Cost-Effectiveness of Self-Managed Anticoagulant Therapy in Germany
06 February 2008 (online)
In this study, the cost-effectiveness of anticoagulation self-management-which is now established in Germany-was compared with the conventional method of monitoring oral anticoagulant therapy by the patient's family physician or by a specialist. Costs were determined based on the usual conditions in Germany such as frequency of testing and control testing, scope of the tests, and diagnostic and therapeutic standards for thromboembolic or bleeding complications. In addition to direct monitoring costs, we determined the costs for treating minor and serious complications and used them to calculate overall therapy costs. The incidence of complications was estimated based on the results of more recent studies. The only costs considered in this study were those covered by the primary cost carrier-the government-controlled health insurance funds-and included outpatient visits and, in cases of serious complications, acute inpatient treatment and rehabilitation. It was shown that the costs to treat minor complications only slightly affected annual, overall treatment costs. The potential reduction in incidences of serious bleeding and thromboembolic complications due to anticoagulation self-management-which is independent of the indication for oral anticoagulation-reduced overall therapy costs from DM 2,061.48/patient-year for conventional therapeutic methods to DM 1,342.46/patient-year for patients under self-management of anticoagulation.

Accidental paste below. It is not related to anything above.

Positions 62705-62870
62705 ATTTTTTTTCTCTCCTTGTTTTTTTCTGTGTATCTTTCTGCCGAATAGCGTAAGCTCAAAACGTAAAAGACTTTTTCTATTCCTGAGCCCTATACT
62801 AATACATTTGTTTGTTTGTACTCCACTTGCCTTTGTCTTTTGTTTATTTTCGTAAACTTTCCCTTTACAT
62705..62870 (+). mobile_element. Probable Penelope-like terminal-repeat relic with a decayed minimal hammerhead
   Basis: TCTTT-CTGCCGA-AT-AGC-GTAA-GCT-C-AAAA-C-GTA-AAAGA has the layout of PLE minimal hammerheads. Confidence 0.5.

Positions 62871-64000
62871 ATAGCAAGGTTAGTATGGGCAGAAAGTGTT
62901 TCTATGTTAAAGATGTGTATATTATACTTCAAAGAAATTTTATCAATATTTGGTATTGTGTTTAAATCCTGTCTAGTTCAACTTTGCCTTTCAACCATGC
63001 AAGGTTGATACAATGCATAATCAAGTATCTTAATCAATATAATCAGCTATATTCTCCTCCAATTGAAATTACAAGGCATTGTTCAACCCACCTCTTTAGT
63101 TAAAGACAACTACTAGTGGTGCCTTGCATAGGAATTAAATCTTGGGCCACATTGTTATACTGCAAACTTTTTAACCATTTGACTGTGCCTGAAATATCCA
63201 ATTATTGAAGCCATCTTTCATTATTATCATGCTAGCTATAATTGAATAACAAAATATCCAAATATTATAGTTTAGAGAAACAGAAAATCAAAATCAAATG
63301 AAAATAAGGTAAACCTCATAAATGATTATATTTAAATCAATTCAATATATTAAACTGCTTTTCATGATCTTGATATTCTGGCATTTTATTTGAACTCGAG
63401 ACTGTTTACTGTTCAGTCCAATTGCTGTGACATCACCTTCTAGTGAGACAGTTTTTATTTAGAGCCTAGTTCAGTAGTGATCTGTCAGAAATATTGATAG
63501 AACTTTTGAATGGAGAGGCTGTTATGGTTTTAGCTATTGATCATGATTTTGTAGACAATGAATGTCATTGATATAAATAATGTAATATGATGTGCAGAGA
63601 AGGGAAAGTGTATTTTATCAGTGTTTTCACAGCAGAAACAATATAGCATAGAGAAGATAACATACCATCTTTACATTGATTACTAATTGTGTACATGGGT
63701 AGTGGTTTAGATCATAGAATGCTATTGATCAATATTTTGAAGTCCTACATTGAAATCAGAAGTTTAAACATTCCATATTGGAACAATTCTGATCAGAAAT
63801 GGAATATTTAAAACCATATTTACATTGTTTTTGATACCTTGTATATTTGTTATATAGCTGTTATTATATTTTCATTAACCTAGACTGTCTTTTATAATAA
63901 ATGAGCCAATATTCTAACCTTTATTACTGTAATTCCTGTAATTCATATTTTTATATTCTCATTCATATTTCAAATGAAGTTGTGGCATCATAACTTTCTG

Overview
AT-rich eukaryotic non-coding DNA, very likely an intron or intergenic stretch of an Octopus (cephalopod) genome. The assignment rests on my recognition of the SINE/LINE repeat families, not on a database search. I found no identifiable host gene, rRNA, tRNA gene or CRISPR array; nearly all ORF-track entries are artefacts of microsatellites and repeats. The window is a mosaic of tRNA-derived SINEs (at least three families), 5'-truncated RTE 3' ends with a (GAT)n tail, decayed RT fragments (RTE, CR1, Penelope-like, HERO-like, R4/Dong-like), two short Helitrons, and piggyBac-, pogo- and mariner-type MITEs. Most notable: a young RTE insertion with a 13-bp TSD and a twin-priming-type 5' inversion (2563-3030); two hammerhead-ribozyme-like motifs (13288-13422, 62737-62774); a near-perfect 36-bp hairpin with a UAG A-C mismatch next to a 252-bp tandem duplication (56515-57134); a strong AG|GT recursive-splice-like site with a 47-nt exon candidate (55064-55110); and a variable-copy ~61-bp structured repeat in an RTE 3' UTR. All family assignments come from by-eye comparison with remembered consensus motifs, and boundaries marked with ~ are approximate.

Cost-effectiveness - patient self-management - oral anticoagulation - bleeding - thromboembolism